CONCLUSIONS AND RECOMMENDATIONS FROM THE APR COMMITTEE

 

The MEPD program has a clearly defined over-all goal:  it is to provide “excellent graduate-level learning opportunities for persons in education and educational-related roles” in local communities.  To do this, three tracks are available:

 

*    the Initial Certification Track.  This track allows non-education

majors/graduates the opportunity to become certified educators.

 

*    the Traditional Professional Development Track.  This track offers certified

      educators the opportunity to obtain additional certification or to increase

      professional effectiveness.

 

*    the Learning Community Track.    This track affords practicing teachers the    

      chance to improve teaching practices, aids in their professional development,

      and assists them in becoming better prepared to meet the changing demands of

      the profession.

 

The Initial Certification Track uses a core curriculum with five content areas and adheres to Department of Public Instruction (DPI) standards.  The Traditional Professional Development track uses a highly individualized curriculum (four content areas) and a Board of Review, which oversees each candidate’s work to ensure that it meets the individual’s self-defined goals.  The Learning Community Track uses its curriculum; adherence to governmental and professional standards and guidelines, namely, State of Wisconsin’s Teachers’ Standards, the National Board for Professional Teaching Standards, and other standards from teachers’ respective disciplines; and individual reflection about the demands of the profession that leads to the creation of long-0term initiatives.  In addition, students create a Professional Development Plan (PDP), a capstone research proposal, and a portfolio proposal.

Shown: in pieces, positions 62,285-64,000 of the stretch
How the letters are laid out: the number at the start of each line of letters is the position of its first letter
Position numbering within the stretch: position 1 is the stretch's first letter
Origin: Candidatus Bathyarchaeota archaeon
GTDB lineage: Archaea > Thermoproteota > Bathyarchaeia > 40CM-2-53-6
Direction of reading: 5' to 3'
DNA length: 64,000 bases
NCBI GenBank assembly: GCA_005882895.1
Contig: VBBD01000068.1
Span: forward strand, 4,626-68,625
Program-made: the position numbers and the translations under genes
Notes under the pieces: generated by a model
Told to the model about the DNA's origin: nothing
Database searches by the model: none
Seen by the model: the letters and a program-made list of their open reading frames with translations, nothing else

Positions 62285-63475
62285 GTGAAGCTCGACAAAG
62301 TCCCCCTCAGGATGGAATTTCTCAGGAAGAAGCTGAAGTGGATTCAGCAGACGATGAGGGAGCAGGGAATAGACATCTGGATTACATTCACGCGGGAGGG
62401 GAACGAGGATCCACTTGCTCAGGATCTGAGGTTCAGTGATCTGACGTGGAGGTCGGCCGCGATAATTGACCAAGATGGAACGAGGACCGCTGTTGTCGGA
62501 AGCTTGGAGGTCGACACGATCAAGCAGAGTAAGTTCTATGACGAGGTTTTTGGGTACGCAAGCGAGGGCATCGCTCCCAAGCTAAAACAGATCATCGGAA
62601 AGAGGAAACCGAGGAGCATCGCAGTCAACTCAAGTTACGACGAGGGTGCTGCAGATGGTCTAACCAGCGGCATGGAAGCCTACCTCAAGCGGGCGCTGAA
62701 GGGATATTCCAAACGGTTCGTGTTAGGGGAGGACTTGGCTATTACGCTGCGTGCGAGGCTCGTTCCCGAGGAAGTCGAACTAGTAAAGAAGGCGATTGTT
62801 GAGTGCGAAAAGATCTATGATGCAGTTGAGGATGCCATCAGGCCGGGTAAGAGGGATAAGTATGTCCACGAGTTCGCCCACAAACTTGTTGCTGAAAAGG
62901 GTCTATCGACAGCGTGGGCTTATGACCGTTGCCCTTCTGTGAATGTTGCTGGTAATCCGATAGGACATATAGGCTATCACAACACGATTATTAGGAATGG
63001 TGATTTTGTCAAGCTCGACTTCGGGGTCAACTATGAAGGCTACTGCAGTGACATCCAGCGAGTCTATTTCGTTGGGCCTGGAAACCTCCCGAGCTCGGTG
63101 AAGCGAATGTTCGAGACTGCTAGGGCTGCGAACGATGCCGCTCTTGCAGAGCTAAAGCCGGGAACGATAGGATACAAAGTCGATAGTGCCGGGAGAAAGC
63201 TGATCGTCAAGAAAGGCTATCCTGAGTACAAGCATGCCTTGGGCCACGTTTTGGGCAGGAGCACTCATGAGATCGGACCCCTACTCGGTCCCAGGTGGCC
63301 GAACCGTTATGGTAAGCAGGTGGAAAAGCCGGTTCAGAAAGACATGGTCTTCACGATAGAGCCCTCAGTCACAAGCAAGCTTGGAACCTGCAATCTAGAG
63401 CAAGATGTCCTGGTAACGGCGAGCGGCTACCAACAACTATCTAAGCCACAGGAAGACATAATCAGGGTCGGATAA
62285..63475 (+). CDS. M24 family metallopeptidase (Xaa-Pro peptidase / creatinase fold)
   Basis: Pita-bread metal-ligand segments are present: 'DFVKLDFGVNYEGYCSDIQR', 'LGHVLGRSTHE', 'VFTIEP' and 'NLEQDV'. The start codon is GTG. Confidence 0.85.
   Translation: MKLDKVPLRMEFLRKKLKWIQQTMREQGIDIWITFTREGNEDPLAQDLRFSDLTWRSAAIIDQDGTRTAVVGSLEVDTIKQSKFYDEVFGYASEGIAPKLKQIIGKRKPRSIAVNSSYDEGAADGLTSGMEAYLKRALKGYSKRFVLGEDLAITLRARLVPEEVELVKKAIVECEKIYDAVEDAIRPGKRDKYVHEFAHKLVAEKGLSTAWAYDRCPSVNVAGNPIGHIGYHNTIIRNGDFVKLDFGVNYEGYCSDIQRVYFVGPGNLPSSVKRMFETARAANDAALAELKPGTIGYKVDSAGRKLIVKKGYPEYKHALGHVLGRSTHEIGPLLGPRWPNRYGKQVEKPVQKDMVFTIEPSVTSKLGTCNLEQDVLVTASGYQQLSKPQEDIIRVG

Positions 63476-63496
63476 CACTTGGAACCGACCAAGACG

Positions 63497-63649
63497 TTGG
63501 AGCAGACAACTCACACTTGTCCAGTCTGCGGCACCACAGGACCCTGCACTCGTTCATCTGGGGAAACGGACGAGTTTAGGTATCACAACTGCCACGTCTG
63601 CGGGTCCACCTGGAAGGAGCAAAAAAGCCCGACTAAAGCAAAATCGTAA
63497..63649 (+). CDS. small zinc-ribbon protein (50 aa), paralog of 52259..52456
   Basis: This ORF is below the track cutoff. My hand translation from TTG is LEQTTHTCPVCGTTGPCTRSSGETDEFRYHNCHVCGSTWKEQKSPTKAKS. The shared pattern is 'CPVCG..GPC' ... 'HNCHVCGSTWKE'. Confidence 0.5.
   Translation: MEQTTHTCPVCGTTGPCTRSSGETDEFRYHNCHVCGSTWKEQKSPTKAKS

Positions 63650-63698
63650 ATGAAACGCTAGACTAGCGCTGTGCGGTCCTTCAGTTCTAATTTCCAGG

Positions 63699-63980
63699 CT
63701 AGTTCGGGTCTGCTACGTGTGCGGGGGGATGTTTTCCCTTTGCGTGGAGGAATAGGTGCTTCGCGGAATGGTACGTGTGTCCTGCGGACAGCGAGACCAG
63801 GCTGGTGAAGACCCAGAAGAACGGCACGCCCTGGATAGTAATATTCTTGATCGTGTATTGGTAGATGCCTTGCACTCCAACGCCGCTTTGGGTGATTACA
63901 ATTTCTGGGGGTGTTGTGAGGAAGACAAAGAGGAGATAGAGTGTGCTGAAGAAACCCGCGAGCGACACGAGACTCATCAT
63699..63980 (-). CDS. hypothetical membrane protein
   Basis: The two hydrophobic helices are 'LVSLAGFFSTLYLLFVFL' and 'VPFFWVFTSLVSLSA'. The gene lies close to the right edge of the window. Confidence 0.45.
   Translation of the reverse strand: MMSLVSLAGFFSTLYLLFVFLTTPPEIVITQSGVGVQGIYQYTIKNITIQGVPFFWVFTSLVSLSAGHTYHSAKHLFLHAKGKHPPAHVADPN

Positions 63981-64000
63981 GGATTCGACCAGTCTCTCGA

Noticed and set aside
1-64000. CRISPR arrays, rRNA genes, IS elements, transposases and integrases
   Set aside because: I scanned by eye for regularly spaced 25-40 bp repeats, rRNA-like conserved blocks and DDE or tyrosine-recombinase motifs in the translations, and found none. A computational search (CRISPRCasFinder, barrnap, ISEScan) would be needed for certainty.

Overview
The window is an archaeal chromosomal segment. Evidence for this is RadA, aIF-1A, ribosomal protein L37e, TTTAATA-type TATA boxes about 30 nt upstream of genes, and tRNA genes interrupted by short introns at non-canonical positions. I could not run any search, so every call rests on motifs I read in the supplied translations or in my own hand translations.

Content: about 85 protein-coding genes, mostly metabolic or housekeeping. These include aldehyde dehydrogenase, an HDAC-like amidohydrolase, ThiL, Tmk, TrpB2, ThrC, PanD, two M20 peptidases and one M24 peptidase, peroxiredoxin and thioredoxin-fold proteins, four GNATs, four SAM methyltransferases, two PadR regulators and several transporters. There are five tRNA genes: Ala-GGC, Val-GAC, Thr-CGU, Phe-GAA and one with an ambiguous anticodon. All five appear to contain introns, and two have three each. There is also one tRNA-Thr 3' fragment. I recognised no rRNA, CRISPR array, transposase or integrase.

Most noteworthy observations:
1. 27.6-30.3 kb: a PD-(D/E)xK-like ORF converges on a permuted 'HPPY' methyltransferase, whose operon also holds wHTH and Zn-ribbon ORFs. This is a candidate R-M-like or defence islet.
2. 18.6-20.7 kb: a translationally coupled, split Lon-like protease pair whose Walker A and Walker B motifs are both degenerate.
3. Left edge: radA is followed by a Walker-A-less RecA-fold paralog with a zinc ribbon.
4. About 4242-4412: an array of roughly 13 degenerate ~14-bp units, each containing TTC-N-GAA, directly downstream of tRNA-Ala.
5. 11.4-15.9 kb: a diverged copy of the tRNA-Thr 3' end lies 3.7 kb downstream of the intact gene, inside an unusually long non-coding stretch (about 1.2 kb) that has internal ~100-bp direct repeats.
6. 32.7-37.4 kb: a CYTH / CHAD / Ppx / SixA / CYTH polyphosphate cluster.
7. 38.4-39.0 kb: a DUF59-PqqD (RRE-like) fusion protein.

The Initial Certification measures its success by enrollment figures and the number of graduates; successful completion of two Pre-professional Skills Tests (PPST’s):  Praxis I (reading, writing, and math) and Praxis II (disciplinary content areas); a portfolio organized around State of Wisconsin standards, student teaching or internship, which include three evaluations during the experience; and the passing of a comprehensive exam or completed thesis.